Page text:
Alice Gatliff Pictorial Collection
Scope and Content
Gatliff’s shop was in the middle of the battles that took place in Agua Prieta in April 1911 during the Mexican Revolution, reportedly receiving around 100 bullet holes in its walls. Regardless of the damage and danger in the town, Gatliff remained selling postcards with images of the revolution to tourists and was considered to be friends with whomever entered her shop and café, revolutionary or federalista. Records show that Generals Álvaro Obregón Salido and Plutarco Elías Calles both frequented her shop, even using it as a meeting place. Gatliff’s relatives would later recall that she also had a close friendship with revolutionaries, like Pancho Villa, though this has not been confirmed in her archival records. Traveling to nearby Naco, Sonora and within her own town of Agua Prieta, Gatliff visited the camps of revolutionaries, snapping their photos and portrait of Federal Troops to sell in her store, cashing in on the photo postcard trend of the time.
Her shop prospered in the following years and she would marry her sixth husband, a Bisbee miner named John O’Laughlin, in 1914. They divorced a few years later in 1917 with Alice citing domestic violence as the reason for the separation. Gatliff opened more businesses across the border in Douglas Arizona, another curio shop and a florist, in 1916 and 1920, respectively. In April 1920, Calles and Obergon signed the Plan de Agua Prieta, which proclaimed the generals from the state of Sonora in revolt against President Venustiano Carranza. Regardless of the patronage of the Mexican government officials during this time, Gatliff’s shop seems to also prosper as a place just across the border to drink for American tourists during the Prohibition Era. She used her prospering businesses to help care for the town’s children, even passing out bags of candies and fruit and a whistle to all the children in Agua Prieta on Christmas in 1913 and in other years after procuring a large Christmas tree for the town square.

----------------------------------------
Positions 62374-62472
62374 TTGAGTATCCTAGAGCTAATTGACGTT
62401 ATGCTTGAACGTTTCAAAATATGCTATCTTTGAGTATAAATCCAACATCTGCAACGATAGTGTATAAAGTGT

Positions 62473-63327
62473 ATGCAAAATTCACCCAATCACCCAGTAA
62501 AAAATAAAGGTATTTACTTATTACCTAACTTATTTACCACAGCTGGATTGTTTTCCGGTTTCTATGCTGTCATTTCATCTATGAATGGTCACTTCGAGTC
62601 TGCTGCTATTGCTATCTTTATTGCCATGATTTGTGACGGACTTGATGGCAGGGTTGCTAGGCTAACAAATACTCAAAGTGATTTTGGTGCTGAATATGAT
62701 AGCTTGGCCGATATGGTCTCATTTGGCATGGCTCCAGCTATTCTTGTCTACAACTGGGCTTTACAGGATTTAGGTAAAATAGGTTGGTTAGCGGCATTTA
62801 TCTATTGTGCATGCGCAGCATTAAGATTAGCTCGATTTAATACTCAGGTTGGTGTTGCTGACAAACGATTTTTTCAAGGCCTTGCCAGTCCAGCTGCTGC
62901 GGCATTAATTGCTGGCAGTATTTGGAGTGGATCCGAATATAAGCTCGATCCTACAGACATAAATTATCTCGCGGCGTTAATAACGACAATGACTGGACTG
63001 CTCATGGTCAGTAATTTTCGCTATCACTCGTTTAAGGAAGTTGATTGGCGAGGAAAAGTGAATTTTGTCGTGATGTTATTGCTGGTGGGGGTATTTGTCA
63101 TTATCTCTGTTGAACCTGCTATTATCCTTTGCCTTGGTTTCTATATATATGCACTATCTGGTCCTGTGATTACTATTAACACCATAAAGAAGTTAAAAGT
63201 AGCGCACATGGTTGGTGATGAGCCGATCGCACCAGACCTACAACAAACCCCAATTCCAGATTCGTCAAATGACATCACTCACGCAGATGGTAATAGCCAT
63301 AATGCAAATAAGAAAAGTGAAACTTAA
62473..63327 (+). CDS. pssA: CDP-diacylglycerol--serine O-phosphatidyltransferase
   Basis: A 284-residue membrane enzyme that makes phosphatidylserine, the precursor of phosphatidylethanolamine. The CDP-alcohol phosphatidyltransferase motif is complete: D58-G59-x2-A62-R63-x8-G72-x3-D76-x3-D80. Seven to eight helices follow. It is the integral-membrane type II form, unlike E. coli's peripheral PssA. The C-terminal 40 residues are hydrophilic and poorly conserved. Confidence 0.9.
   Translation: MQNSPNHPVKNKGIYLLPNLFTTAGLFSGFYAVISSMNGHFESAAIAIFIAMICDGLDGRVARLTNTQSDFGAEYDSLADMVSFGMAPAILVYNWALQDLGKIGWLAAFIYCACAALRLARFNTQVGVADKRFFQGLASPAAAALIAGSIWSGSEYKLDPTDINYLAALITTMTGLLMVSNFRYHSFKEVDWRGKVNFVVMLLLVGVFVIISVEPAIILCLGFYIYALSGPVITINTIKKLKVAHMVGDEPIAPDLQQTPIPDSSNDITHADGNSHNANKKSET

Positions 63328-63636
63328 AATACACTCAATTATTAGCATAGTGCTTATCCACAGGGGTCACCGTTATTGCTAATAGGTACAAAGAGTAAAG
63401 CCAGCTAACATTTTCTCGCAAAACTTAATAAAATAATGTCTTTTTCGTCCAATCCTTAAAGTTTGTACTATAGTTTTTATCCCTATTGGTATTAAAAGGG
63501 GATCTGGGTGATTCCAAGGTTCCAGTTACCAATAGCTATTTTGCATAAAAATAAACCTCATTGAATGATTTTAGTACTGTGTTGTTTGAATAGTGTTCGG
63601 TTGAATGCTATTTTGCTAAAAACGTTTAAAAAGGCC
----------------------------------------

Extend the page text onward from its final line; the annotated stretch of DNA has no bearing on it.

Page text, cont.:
During the Escobar Rebellion in 1929, revolutionaries banished Gatliff from Mexico for a short time, but she returned to her Curio Café without incident to live out the rest of her life in Agua Prieta. On April 8, 1936, Gatliff went to light her kerosene stove and the fuel exploded. She was pronounced dead the next day and buried beside Charles Gatliff. Her obituary lauded her as significant figure in Agua Prieta whose charity touched the lives of many within the community.
“Both Generous and Brave is Heroine of Agua Prieta Battle.” Bisbee Daily Review. December 25, 1913.
Hayostek, Cindy. 2007. Alice Gatliff : Forgotten Woman of the Mexican Revolution. Borderland Chronicles: No. 1.
“Mrs. Gatliff, Friend of Presidents, Dies.” Arizona Daily Star. April 10, 1936.
Thompson, Vickie Beard. “Aunt Alice.” I Dig My Roots and Branches.
Special, Jan Cleere. "Western Women: Alice Gatliff's Curio Store Saw Role in Mexican Civil War." Arizona Daily Star January 19th 2020. Updated October 16th 2020. Cochise Quarterly Volume 15, Number 1 Spring 1985 14-16.
354 items (1 box) : 347 postcards and photographs, 7 documents
Language of Materials
Images Available Online
- Agua Prieta (Sonora, Mexico) -- History -- 20th century -- Pictorial works
- Mexico -- History -- Revolution, 1910-1920
- Mormon women -- Pictorial works
- Mormons -- Mexico -- 20th century
- Photographic postcards
- Revolutionaries -- Mexico -- Portraits
- Tourism -- Mexico -- 20th century -- Pictorial works
- Finding Aid of the Alice Gatliff Pictorial Collection, 1907-1949
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- Breanna Reiss
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